Both the Cayenne and the Cayenne S are set to hit U.S. dealers midway through 2018, starting at $65,700 and $82,900. The base car has the three-liter single-turbo V6 tuned to produce 340 horsepower and 332 lb-ft of torque, while the S packs a 2.9L twin-turbo V6 making 440 horsepower and 406 lb-ft of torque. Both come standard with a fully variable all-wheel drive system and a new 8-speed version of Porsche’s Tiptronic S gearbox, but as usual, you’ll want to spend some extra on Stuttgart’s rather tempting options. Of which there are many.
Speaking of the chassis, there are quite a few updates in that department too. Porsche used a new separated link design for the front axle with a multilink setup at the rear, complemented by larger wheels ranging from 19 to 21 inches. Rear-axle steering is optional, but when equipped will reduce the turning radius at low speeds while providing greater stability at a quicker pace.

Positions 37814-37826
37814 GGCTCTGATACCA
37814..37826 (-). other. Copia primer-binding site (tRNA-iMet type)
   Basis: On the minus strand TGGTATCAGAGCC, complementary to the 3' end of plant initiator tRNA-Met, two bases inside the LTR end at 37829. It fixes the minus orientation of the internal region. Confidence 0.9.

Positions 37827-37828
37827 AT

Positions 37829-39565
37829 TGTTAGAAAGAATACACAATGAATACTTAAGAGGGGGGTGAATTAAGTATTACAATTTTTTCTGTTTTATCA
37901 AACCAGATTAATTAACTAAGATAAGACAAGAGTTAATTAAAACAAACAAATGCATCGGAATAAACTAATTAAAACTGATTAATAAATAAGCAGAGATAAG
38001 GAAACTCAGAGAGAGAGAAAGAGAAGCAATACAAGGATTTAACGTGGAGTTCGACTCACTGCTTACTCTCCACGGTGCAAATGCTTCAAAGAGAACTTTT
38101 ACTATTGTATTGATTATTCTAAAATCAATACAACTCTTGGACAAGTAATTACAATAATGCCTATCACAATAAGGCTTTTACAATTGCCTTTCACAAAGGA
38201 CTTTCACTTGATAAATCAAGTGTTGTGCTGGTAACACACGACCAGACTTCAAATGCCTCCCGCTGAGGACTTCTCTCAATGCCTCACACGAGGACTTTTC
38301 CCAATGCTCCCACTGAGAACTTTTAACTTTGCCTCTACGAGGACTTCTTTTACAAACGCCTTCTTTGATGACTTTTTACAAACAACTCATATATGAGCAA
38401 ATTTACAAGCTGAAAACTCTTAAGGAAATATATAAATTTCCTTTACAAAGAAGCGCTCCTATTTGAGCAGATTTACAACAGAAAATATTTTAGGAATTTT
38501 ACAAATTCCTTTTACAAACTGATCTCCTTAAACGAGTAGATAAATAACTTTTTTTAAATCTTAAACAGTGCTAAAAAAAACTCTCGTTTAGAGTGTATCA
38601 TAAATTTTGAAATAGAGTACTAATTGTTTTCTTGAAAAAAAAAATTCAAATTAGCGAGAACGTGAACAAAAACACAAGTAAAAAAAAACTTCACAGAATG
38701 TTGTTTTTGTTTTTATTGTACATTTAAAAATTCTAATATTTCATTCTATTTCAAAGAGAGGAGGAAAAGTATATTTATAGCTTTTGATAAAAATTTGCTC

Interestingly, priced below the range-topping Carbon Ceramic Brake package will be a new option available with 20 and 21-inch wheels only: cast-iron discs with a tungsten-carbide coating. Porsche says that as well as having an “impressive glossy appearance complemented by white painted calipers,” this finish also increases friction while reducing wear and brake dust.
That’s good, since the Cayenne can accelerate to 60 mph in 5.9 seconds (or 5.6 seconds with the optional Sport Chrono package) and has a “top track speed” of 152 mph, while the Cayenne S (and it’s more powerful engine) will do the same run in 4.9 seconds (or 4.6 seconds with the Sport Chrono), and continue on to a 164 mph top speed. Perhaps more importantly, the new 8-speed has shorter gearing with an intentionally long eighth gear, improving response while reducing noise, vibration and consumption levels at cruising speeds.
When it comes to the exterior design, I would say that this evolutionary approach resulted in a sleeker SUV that’s certainly more like a scaled up Macan than anything new, but that might just be the ticket to the buyers’ hearts. Plus, if you look at the original from 2003, all the crucial elements are still where they should be.